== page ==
With the common instantaneous breaker instantaneous is just that, instantaneous. Should there be an instantaneous spike of current that rises to be equal to or greater than the instantaneous pickup of any breaker in series with the fault anyone could trip although we wish that the breaker which is closest to the fault would trip first. Of course there are also breakers that have the ability to communicate with one another to assure that the down stream breaker sees the fault and allows a brief delay for the down stream breaker to trip. If it doesn’t then it trips.

    And we all know a lot of this stuff is price driven. Even though a designer may have the where with all to coordinate a system the people paying for the installation may want to go the cheapest route.

  7. #7
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    but why...why is it tripping when they havnt added any circuits or equipment. this has been happening a week ago and its been okay for years. only when they are running certain machines it does it.

    im going this week to get a load calc for each phase at the main and each phase before the sub main and eliminate that possibility...ill post if i find an issue.

  8. #8
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    Quote Originally Posted by techniphase View Post
    but why...why is it tripping when they havnt added any circuits or equipment. this has been happening a week ago and its been okay for years. only when they are running certain machines it does it.

    im going this week to get a load calc for each phase at the main and each phase before the sub main and eliminate that possibility...ill post if i find an issue.
    This is not magic there is a reason for the tripping, why one circuit breaker over the other has been explained, not isolate the cause of the tripping.

    Megger the feeder,
    Perform FOP across both circuit breakers
    Take amp readings when the machine is starting
    Ideally but expensive do long term current recordings.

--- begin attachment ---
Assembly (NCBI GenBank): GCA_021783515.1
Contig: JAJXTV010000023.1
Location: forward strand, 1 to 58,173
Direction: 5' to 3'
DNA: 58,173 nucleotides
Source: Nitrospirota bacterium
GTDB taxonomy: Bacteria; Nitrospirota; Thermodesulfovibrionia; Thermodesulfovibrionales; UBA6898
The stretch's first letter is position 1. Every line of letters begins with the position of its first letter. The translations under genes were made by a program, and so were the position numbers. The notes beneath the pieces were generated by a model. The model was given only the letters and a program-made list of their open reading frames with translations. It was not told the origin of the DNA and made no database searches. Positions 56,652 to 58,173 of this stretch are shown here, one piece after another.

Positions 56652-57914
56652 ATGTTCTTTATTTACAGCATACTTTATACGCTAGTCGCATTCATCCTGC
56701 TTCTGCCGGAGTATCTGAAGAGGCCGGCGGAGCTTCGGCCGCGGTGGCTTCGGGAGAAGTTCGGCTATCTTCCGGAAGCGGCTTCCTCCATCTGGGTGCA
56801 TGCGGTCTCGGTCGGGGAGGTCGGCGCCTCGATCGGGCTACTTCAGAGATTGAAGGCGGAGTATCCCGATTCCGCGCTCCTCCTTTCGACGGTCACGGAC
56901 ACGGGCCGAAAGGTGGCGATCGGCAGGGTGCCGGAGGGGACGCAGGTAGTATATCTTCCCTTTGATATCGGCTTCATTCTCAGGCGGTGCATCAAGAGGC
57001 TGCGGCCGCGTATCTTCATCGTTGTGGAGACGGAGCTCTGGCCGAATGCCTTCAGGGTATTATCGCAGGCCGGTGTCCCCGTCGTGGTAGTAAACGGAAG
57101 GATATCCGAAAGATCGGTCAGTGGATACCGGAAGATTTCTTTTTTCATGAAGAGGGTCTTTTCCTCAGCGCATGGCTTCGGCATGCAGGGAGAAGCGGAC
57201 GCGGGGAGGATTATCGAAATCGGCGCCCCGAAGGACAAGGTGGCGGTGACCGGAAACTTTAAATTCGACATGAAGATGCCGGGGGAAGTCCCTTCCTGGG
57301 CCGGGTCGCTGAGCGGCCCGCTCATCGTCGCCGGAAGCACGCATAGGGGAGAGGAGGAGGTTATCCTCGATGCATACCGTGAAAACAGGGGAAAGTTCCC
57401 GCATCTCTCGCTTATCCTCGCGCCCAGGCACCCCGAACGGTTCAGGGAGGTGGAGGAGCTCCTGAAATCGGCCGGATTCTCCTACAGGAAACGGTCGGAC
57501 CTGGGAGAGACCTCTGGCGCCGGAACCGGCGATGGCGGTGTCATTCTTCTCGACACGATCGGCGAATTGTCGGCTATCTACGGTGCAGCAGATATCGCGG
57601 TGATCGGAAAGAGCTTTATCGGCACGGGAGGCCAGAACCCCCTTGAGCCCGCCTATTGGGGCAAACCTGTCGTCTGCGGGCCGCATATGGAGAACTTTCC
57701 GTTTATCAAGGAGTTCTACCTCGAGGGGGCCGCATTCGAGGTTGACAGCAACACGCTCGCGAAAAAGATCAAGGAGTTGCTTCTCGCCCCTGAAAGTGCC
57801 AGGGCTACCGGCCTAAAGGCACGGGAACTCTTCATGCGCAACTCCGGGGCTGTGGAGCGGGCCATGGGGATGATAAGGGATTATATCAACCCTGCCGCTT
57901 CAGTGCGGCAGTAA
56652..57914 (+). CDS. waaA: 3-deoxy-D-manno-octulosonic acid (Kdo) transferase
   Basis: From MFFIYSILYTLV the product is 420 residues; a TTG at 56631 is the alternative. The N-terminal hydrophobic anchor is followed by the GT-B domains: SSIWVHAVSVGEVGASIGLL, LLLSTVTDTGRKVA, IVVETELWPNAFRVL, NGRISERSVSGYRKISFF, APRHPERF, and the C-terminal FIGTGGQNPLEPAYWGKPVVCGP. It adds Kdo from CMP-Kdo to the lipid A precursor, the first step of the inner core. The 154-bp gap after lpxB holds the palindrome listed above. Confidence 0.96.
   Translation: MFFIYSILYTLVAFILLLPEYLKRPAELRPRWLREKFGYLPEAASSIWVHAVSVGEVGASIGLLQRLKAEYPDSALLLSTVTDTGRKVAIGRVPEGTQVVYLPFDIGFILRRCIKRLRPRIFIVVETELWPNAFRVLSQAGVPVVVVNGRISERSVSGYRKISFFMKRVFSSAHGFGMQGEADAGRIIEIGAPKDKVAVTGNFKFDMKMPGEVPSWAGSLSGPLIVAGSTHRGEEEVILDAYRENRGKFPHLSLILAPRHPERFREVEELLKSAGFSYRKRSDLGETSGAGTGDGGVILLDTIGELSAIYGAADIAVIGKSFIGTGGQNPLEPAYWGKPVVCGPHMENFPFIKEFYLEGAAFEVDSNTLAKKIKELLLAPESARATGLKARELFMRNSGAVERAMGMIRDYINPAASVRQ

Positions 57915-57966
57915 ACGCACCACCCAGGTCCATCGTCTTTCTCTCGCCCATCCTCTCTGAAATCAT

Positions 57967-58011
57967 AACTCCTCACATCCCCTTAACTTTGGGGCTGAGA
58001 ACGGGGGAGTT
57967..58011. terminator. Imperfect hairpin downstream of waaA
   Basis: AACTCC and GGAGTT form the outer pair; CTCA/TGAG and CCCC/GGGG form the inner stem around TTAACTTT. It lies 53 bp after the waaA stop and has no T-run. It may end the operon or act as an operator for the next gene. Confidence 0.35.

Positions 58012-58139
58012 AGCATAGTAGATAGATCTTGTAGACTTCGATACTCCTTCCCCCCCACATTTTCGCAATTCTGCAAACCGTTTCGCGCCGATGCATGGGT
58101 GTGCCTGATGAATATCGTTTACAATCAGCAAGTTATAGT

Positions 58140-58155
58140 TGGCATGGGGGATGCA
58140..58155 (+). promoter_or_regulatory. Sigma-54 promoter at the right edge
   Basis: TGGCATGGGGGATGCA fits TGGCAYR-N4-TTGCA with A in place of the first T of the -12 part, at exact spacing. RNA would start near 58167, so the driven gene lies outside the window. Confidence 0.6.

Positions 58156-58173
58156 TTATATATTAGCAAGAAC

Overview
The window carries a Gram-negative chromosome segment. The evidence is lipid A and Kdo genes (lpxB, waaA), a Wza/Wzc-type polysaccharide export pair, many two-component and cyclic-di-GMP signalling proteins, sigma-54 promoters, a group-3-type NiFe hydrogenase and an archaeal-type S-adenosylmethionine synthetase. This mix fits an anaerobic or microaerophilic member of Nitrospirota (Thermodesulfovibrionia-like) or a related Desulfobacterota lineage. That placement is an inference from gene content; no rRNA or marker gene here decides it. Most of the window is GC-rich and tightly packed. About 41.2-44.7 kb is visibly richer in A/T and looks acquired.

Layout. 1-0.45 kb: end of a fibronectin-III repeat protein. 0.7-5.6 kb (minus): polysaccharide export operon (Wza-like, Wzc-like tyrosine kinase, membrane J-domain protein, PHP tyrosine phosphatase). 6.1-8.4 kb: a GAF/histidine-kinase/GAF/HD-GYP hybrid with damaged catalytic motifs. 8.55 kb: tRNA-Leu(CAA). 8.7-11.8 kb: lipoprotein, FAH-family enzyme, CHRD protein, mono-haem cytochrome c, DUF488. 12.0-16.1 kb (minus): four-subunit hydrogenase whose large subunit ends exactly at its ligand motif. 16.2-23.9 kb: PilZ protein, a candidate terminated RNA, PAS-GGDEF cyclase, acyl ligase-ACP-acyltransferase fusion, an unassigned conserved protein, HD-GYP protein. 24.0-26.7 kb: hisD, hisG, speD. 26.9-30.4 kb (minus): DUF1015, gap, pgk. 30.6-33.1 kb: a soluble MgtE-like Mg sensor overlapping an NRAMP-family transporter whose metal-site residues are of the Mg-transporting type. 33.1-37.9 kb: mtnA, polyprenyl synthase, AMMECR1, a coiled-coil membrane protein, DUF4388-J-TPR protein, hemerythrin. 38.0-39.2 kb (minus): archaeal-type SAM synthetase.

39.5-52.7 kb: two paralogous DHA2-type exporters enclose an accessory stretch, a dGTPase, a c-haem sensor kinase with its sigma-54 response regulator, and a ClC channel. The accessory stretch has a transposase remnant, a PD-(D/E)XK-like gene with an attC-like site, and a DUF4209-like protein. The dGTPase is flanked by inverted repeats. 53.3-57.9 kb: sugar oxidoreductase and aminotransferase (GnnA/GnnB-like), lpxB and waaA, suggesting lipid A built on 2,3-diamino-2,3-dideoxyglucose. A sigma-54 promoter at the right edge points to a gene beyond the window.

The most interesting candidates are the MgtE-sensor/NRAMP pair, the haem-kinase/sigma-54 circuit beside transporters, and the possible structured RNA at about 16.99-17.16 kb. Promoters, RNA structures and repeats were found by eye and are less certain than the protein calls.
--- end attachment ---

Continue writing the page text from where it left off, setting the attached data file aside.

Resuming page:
Brian John
    Leesburg, VA

  9. #9
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    Quote Originally Posted by techniphase View Post
    but why...why is it tripping when they havnt added any circuits or equipment. this has been happening a week ago and its been okay for years. only when they are running certain machines it does it.

    im going this week to get a load calc for each phase at the main and each phase before the sub main and eliminate that possibility...ill post if i find an issue.
    Techniphase's information is correct, but it goes deeper. First, a good rule of thumb is 10 times the breaker trip rating for "instantaneous trip". Per Mil spec, instantaneaous is 5 cycles or less. Armed with this information, you need to start troubleshooting. You are referring to the breaker tripping when utilizing certain pieces of equipment. 10x the rating of the 200A breaker is going to be FAR more amperage than the draw of your building, let alone the main's rating. You have either a direct ground fault or a direct phase to phase short. If your 800A is always the one that is tripping, I would expect the short to be on the line side of the 200A breaker, but that is not science, it goes back to the random nature of instant trip that Jim cited. At least on occasion the 200A should trip before the 800A. I would start with some megger readings though. Basically, I am indicating that overload, which you are implying in your initial comments isn't the cause of either breaker tripping.


    I know what I don't know, and I know where to go to find it!

  10. #10
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    Do the identical breakers have adjustable instantaneous settings? Both breakers are seeing the same fault (or inrush) current. If the upstream breaker has a lower setpoint, it will be the first one to trip.

    Most molded case breakers are shipped with the instantaneous trip current set to minimum. Don't be afraid to set it higher if you need to. If you set the upstream instantaneous higher than the downstream, you have a better chance of coordination.

    More importantly, why is the machinery suddenly causing overcurrents? If utility voltage is running low, you can have higher motor currents. Maybe a tap change somewhere is in order. Check your power factor. Capacitors can help to boost motor voltage and reduce running currents.
    V=IR and payday's Friday.